Feminist author talks sex during Women's Empowerment Week

At the end of her lecture, Jaclyn Friedman said she used more "f-bombs" than she remembered using in others.

Friedman is an author and activist in a topic that has taken a negative connotation in mainstream media and culture that has made it somewhat its own f-bomb: feminism.

She was asked by the Organization for Women Leaders, a registered student organization, to speak during their Women's Empowerment Week.

"It's an honor to be promoting Women's Empowerment Week," Friedman said.

The main point Friedman made in her lecture was that people should make decisions about sex based on enthusiastic consent, a term Friedman used to express that people should consciously make choices about sex that are not passive or coerced.

Sex should not be viewed as a commodity, but instead as an improv — without an audience, Friedman said. Although sexualization of women is a major problem within the sex-as-commodity viewpoint, men also experience troubles, Friedman said. The sex-as-commodity attitude perpetuates men to engage in sexual relationships that are unfulfilling, confusing and demeaning.

As she had the whole night, Friedman's points and anecdotes were answered with laughter from the audience in the Charles V. Park Strosacker Auditorium. At the end of her lecture, Friedman fielded questions.

Friedman spoke about the structured way that sex is, in a way, treated as a commodity. She spoke about the way guys and girls engage in relationships much like a competitive, capitalist free market system.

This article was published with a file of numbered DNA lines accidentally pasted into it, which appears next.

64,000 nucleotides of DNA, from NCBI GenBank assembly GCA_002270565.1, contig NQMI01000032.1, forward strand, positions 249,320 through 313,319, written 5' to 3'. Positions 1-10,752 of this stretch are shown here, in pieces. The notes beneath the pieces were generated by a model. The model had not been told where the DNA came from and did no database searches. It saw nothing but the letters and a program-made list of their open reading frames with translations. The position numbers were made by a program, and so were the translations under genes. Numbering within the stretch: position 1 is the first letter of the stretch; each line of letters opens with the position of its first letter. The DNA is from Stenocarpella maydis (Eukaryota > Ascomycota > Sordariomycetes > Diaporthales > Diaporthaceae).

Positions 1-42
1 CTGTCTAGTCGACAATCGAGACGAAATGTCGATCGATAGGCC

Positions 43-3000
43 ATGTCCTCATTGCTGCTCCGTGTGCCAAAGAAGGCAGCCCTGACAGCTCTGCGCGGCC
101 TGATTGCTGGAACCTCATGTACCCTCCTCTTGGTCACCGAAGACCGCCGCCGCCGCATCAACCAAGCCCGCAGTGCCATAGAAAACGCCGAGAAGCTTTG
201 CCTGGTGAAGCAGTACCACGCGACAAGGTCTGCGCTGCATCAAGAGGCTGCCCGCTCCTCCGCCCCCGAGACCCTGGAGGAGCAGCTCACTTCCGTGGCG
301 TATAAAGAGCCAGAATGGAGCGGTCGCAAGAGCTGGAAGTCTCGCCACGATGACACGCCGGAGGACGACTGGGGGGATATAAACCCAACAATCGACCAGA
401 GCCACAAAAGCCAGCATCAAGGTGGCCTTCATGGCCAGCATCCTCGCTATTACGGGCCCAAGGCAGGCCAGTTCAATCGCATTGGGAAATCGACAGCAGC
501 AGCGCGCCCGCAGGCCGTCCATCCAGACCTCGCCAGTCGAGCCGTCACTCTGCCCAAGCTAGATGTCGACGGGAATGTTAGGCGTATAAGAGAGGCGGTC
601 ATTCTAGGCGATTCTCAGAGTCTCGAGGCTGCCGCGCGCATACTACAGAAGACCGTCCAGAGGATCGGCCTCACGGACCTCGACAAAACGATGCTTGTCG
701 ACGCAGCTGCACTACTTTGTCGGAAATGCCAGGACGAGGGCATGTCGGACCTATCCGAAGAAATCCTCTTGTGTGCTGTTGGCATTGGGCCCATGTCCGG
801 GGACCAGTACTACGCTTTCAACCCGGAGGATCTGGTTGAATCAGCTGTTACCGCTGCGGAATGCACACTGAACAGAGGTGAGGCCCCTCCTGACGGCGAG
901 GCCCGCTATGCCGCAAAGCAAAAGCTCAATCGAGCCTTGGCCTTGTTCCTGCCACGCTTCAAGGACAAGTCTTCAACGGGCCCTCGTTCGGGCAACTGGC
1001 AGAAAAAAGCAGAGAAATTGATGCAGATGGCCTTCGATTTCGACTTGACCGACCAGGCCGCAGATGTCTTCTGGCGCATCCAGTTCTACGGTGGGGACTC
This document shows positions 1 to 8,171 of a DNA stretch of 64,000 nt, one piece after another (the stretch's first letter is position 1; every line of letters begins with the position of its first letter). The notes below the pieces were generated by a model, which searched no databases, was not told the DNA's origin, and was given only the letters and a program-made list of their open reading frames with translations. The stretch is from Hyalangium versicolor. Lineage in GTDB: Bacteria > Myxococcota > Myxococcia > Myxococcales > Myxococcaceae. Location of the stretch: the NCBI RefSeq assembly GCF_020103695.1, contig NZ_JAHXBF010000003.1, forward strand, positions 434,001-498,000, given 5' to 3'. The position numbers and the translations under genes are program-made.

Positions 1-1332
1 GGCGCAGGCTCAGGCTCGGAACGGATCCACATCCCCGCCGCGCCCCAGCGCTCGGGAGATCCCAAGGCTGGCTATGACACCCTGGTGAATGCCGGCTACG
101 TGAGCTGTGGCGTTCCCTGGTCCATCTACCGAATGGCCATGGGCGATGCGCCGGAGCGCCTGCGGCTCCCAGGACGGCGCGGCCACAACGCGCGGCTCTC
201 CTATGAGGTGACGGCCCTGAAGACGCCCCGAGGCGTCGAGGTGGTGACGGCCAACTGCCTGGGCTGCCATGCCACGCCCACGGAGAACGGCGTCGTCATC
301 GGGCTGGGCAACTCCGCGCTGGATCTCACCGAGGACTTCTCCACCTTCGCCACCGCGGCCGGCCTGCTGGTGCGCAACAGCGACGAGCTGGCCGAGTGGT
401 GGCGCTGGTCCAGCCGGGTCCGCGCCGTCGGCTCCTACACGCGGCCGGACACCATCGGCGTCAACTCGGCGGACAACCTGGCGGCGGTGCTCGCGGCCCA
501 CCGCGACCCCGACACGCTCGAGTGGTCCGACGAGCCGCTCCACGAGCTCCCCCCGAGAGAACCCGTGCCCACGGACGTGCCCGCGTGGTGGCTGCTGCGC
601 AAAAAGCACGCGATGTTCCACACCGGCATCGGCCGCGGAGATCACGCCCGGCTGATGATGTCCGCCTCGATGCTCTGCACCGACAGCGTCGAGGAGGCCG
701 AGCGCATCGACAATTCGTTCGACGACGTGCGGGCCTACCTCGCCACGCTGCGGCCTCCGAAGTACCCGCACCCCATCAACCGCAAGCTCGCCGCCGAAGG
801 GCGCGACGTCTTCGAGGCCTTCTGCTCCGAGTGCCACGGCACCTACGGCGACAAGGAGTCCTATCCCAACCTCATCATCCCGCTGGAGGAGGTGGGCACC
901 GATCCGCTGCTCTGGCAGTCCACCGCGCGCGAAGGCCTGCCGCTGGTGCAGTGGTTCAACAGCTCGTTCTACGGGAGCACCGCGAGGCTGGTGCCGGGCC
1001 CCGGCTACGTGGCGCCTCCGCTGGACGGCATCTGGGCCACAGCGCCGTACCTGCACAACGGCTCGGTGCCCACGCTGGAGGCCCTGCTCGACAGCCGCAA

The twist Friedman added to the discussion was humor.

Friedman told a story about a girl who sold her virginity online for $2 million.

"Who would pay $2 million to do something that someone has no experience doing?" Friedman asked.

Katelyn Blair, the organization's SGA representative, said in her introduction of Friedman that the organization was excited to have her speak at CMU. Before the event, Blair told her that the organization received funding from the university and they decided to use the funding to host a guest speaker.

Blair said to Friedman that she was the first person they contacted.

"I have this weird connection to Michigan," Friedman said. "I was in a long-distance relationship with a guy from Michigan. He was from Ypsilanti — he went to (Eastern Michigan University). That's probably a more personal answer than you were asking for."

As an author, Friedman has become well-known for her successful book of essays, "Yes Means Yes: Visions of Sexual Power and a World Without Rape." She has also written for publications including The Washington Post, Salon, The Nation, among others. She also does a weekly podcast, called "Fucking While Feminist."

Rape was a topic that Friedman addressed with emphasis. Most rapists are men, but not all men are rapists, Friedman said.

"Here's what I'm here to say: none of it is inevitable," Friedman said.

Friedman said American culture is structured on a patriarchy. She also spoke about the difference between being sexual and being sexualized.

"There are many people that are restrained towards feminism," Friedman said, "But that's why you have conversations with them"


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